Executive Order 14087—Lowering Prescription Drug Costs for Americans
By the authority vested in me as President by the Constitution and the laws of the United States of America, it is hereby ordered as follows:
Section 1. Policy. Too many Americans face challenges paying for prescription drugs. On average, Americans pay two to three times as much as people in other countries for prescription drugs, and one in four Americans who take prescription drugs struggle to afford their medications. Nearly 3 in 10 American adults who take prescription drugs say that they have skipped doses, cut pills in half, or not filled prescriptions due to cost.
On July 9, 2021, I signed Executive Order 14036 (Promoting Competition in the American Economy), which directed various actions in pursuit of my Administration's policy to improve competition, increase wages, and reduce prices for prescription drugs, among other goods and services. In response to Executive Order 14036, the Department of Health and Human Services (HHS) submitted a report to the White House Competition Council calling for bold legislative and administrative actions to lower drug prices.
On August 16, 2022, I signed Public Law 117-169, commonly referred to as the Inflation Reduction Act of 2022 (IRA), which will lower the cost of prescription drugs and save millions of Americans hundreds or thousands of dollars per year. The IRA will protect Medicare beneficiaries from catastrophic drug costs by phasing in a cap for out-of-pocket costs at the pharmacy and establishing a $35 monthly cap per prescription for insulin covered by a Medicare prescription drug plan and insulin delivered through traditional pumps. Starting this January, Medicare beneficiaries with prescription drug coverage will pay $0 out of pocket for recommended adult vaccines (including the shingles vaccine). The IRA will also require certain companies to pay Medicare rebates if they increase the prices of drugs used by Medicare beneficiaries faster than the rate of inflation. In addition, the Secretary of HHS (Secretary) will be able to negotiate prices for selected high-cost prescription drugs for Medicare beneficiaries for the first time ever. Following the passage of the IRA, HHS has taken critical steps to swiftly implement these historic provisions in order to deliver results and lower health care costs for the American people.
As my Administration works to implement the IRA, it is critical that we take additional actions to complement the IRA and further drive down prescription drug costs. Within HHS, the Center for Medicare and Medicaid Innovation ("Innovation Center") tests health care payment and delivery models to improve health care quality and make the delivery of health care more efficient. In June 2022, the Innovation Center announced a new model to improve cancer care and lower health care costs for cancer patients, including prescription drug costs. The Innovation Center provides my Administration and the American people with a useful set of tools to help lower health care costs and improve quality of care, and its work can advance the continued policy of my Administration to lower the cost of prescription drugs.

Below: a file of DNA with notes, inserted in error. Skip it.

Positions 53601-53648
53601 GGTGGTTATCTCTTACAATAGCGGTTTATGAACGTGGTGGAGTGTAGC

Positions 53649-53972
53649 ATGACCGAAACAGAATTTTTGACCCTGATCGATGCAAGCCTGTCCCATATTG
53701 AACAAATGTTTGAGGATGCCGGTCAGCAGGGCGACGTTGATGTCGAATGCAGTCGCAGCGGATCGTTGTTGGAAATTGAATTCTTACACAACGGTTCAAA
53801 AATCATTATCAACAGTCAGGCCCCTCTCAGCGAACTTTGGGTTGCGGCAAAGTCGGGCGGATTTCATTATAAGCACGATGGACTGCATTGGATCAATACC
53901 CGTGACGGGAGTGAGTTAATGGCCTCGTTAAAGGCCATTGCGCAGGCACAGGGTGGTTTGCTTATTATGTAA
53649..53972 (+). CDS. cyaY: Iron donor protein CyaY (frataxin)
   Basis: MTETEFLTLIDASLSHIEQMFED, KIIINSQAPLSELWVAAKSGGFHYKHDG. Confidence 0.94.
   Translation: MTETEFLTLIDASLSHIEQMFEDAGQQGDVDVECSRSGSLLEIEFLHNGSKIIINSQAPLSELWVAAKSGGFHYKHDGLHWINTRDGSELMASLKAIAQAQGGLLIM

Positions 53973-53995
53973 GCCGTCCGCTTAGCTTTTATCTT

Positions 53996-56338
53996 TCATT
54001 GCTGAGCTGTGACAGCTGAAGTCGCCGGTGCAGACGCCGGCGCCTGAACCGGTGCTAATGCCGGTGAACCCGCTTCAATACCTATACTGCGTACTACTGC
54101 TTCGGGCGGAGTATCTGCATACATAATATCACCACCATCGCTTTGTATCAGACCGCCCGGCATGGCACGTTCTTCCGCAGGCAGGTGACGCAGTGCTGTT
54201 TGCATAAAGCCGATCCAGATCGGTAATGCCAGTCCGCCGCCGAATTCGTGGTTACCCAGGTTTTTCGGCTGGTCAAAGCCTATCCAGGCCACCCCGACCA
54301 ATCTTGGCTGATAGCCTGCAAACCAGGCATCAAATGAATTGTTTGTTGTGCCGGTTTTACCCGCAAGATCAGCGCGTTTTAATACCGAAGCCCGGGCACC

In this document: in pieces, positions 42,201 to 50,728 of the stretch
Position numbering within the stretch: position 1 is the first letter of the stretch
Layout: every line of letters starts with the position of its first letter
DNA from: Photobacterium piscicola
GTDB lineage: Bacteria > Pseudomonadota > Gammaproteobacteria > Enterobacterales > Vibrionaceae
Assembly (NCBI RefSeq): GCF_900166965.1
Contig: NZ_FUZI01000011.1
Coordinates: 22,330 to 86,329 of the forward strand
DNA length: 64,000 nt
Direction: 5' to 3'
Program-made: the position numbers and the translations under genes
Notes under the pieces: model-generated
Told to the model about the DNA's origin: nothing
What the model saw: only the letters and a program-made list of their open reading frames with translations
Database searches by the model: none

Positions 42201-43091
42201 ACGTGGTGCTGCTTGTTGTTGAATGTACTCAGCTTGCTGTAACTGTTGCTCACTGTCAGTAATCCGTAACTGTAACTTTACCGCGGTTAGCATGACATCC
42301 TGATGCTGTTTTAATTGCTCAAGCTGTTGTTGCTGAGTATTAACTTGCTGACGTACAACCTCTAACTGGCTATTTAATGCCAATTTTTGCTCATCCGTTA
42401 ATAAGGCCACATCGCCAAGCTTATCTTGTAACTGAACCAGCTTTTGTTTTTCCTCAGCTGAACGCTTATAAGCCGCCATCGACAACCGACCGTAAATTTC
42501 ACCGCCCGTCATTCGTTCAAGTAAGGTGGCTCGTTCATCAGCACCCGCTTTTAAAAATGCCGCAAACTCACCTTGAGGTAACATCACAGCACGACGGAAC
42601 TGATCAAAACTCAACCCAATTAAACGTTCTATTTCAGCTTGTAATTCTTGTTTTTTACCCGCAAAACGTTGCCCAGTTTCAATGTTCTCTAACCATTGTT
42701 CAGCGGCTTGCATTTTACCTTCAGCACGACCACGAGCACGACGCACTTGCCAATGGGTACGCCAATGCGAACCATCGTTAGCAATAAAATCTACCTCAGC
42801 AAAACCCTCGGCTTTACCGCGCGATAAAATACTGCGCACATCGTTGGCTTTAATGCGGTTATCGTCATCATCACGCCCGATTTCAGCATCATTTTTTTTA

Sec. 2. HHS Actions. In furtherance of the policy set forth in section 1 of this order, the Secretary shall, consistent with the criteria set out in 42 U.S.C. 1315a(b)(2), consider whether to select for testing by the Innovation Center new health care payment and delivery models that would lower drug costs and promote access to innovative drug therapies for beneficiaries enrolled in the Medicare and Medicaid programs, including models that may lead to lower cost-sharing for commonly used drugs and support value-based payment that promotes high-quality care. The Secretary shall, not later than 90 days after the date of this order, submit a report to the Assistant to the President for Domestic Policy enumerating and describing any models that the Secretary has selected. The report shall also include the Secretary's plan and timeline to test any such models. Following the submission of the report, the Secretary shall take appropriate actions to test any health care payment and delivery models discussed in the report.
Sec. 3. General Provisions. (a) Nothing in this order shall be construed to impair or otherwise affect:
(i) the authority granted by law to an executive department or agency, or the head thereof; or
(ii) the functions of the Director of the Office of Management and Budget relating to budgetary, administrative, or legislative proposals.
(b) This order shall be implemented consistent with applicable law and subject to the availability of appropriations.
(c) This order is not intended to, and does not, create any right or benefit, substantive or procedural, enforceable at law or in equity by any party against the United States, its departments, agencies, or entities, its officers, employees, or agents, or any other person.
JOSEPH R. BIDEN, JR.
The White House,
October 14, 2022.
NOTE: This Executive order was published in the Federal Register on October 19.
Joseph R. Biden, Executive Order 14087—Lowering Prescription Drug Costs for Americans Online by Gerhard Peters and John T. Woolley, The American Presidency Project https://www.presidency.ucsb.edu/node/358375